More like Matty on Ice … as Matt Ryan has been benched by Indianapolis Colts head coach Frank Reich.
Sam Ehlinger has been named the Colts’ starting quarterback for the remainder of the season. The news comes less than 10 days after it was reported that the Texas product had leapfrogged Nick Foles on the Colts’ depth chart for the No. 2 job. The next pass Ehlinger throws will be his first in an NFL regular-season game.
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Ryan has looked the part of a fading veteran since the top of the season. He is averaging 6.8 YPA (QB22), and with an average depth of target (aDOT) of 6.0 (QB33), the deep ball has vanished from Indy’s game plan. Instead, Reich has leaned on a short-and-quick approach with the offense, recording the second-most pass attempts (297) in the league.
The blueprint won’t change drastically under Ehlinger, as the 24-year-old is in possession of only adequate arm strength and struggled to accurately push the ball downfield in college. But don’t expect 42 pass attempts per game. Ehlinger has wheels. While that’s usually considered a boon in fantasy, I wouldn’t get too excited. Ehlinger is a sixth-round pick operating behind one of the worst pass-blocking units in the league (8.4% adjusted sack rate). He won’t be on the streaming radar in single-QB leagues and is nearish to (but behind) Taylor Heinicke in superflex formats.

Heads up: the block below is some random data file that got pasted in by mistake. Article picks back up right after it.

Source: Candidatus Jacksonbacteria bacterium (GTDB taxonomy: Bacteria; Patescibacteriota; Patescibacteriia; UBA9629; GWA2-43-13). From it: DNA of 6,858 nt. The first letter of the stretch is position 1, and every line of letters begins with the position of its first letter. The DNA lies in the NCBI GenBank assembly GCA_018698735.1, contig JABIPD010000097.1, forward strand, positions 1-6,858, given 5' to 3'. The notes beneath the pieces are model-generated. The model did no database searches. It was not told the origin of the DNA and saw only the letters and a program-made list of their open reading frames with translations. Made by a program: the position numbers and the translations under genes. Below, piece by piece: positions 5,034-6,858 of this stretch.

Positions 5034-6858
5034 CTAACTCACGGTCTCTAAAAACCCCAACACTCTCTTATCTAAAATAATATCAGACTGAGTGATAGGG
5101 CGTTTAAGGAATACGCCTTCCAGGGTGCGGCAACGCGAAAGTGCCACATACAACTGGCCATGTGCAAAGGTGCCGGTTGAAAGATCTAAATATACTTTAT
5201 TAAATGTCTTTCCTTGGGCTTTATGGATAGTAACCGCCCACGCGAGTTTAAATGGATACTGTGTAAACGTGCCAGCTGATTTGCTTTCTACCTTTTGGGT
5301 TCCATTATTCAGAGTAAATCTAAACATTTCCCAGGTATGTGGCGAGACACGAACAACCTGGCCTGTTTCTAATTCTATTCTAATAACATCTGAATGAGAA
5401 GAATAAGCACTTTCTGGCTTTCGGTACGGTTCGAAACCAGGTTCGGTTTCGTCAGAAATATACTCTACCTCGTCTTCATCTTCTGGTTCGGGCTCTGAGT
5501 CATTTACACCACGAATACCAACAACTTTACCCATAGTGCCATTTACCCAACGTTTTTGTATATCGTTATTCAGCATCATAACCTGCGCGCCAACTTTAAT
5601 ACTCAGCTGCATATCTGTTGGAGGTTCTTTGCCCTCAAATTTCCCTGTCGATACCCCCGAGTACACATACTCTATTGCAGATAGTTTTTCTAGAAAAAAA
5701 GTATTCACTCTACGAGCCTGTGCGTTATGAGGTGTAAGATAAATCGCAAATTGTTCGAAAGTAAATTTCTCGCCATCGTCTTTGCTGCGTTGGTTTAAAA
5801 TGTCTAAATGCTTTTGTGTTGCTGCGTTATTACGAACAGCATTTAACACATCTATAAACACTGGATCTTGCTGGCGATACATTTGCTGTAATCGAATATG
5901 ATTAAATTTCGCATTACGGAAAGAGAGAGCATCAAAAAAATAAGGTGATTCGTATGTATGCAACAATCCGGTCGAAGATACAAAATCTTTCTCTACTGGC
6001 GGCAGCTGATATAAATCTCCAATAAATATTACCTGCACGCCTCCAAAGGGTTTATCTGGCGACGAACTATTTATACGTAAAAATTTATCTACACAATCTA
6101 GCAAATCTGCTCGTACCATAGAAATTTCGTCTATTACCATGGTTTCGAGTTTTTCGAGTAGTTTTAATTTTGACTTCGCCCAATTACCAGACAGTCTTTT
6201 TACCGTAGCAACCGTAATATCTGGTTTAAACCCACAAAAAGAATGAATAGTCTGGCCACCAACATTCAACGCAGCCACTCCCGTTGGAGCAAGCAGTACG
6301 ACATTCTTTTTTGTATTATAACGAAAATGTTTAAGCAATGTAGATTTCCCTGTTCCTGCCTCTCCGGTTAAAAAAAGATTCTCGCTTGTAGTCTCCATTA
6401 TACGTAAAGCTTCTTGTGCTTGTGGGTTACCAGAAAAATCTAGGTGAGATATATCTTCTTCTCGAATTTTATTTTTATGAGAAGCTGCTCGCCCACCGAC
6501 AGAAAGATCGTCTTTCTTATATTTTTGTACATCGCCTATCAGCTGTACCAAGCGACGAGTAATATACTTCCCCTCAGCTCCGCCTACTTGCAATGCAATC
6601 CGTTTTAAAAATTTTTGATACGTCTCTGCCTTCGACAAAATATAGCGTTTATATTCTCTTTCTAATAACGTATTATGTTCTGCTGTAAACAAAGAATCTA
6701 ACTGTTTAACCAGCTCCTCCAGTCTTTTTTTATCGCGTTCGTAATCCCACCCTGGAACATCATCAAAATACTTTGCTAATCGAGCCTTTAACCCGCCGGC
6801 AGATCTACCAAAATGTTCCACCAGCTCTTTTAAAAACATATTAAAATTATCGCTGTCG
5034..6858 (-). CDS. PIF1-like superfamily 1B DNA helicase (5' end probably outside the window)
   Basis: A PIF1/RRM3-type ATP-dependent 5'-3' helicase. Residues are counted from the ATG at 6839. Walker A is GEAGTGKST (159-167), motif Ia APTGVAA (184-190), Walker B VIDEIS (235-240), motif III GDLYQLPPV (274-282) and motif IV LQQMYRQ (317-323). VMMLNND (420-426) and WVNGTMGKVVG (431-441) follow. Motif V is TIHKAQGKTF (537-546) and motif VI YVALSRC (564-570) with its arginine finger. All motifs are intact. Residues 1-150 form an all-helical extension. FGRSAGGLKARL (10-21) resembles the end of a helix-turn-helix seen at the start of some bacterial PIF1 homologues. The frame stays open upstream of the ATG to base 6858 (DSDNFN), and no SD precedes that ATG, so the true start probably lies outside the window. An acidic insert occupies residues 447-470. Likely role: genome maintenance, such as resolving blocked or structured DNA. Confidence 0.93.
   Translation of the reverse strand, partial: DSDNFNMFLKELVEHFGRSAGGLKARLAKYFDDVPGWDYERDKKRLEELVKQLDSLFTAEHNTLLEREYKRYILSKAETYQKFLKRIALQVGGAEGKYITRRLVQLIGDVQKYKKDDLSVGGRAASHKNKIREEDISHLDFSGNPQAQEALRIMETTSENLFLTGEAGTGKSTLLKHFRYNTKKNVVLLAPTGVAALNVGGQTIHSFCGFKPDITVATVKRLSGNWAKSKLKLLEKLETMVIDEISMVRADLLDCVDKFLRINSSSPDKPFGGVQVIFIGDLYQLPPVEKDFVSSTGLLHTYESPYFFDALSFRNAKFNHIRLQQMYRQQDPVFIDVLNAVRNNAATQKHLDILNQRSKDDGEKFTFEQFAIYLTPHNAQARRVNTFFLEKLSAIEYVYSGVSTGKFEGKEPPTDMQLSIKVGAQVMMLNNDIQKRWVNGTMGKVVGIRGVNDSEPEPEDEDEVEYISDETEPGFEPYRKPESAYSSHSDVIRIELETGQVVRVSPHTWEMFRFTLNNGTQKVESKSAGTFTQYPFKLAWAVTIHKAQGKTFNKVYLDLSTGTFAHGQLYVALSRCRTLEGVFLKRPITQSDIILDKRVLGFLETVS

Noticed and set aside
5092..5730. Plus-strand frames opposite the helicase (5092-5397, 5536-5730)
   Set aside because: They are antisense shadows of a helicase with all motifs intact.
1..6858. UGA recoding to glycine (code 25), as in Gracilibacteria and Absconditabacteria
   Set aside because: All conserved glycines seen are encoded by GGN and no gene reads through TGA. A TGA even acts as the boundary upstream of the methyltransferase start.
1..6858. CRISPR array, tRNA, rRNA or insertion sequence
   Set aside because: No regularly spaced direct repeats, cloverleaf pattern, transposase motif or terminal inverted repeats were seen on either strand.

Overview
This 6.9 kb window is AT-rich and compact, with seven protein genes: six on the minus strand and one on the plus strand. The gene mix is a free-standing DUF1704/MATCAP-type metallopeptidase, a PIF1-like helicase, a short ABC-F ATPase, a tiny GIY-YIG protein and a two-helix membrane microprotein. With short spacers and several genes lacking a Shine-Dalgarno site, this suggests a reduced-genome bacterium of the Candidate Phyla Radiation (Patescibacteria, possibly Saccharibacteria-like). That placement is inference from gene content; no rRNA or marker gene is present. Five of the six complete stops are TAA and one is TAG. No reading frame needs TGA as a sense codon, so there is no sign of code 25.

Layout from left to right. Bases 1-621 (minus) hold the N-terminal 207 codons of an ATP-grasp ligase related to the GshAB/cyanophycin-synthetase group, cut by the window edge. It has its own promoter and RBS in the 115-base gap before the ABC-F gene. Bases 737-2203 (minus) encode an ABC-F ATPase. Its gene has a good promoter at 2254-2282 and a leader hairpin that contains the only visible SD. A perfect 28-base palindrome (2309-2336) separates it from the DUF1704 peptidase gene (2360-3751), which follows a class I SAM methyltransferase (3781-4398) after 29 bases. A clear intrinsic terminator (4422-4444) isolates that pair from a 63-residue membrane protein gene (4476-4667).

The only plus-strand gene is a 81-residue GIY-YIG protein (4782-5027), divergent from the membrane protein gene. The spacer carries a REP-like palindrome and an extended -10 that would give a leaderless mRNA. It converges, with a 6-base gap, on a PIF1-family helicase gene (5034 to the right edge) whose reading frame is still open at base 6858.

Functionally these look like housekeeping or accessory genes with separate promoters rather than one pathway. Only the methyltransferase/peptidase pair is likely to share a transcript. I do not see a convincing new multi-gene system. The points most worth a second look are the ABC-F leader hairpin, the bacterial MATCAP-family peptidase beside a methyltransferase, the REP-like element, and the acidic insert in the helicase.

Here’s how the change under center affects the fantasy values of key contributors in Indy:
RB Jonathan Taylor
Taylor is probably the biggest beneficiary here. Ehlinger’s mobility (1,907 rushing yards over four years at Texas) should encourage Reich to lean into the ground game more while simultaneously opening up holes for the team’s RB1. Taylor remains a top-five fantasy play each week and will continue to touch the ball at least 20 times per outing.
WR Michael Pittman Jr.
Pittman is currently 16th among WRs in PPR fantasy points. Ironically, he was also WR16 last season with Carson Wentz under center. With Ehlinger expected to run more, it’s likely Pittman’s volume takes a hit. His strong hands and physicality after the catch, however, figure to keep him inside the top 18 but outside of the top 12 players at the position. Unfortunately, it seems as though the leap to alpha wideout will have to wait another year.
WR Alec Pierce
The only thing stopping Pierce from being an absolute fantasy force is volume. The former Bearcat knows how to high-point and win in contested situations. His fantasy stock is largely dependent on Ehlinger’s willingness to throw it up and trust the rookie to climb the ladder and beat coverage. That kind of trust doesn’t materialize overnight. Pierce will have his blow-up spots, but consistent looks will keep him in WR3/4 territory.
WR Parris Campbell
Campbell has recorded more than 40 PPR fantasy points over the past two weeks combined. Operating as Indy’s primary slot receiver with Ashton Dulin (foot) on IR, Campbell has drawn double-digit looks and scored in back-to-back efforts. There could be a path to continued fantasy relevance under Ehlinger, but it’s unlikely to actualize next Sunday versus Washington. The Commanders’ CBs have been markedly more generous to boundary receivers than those working inside.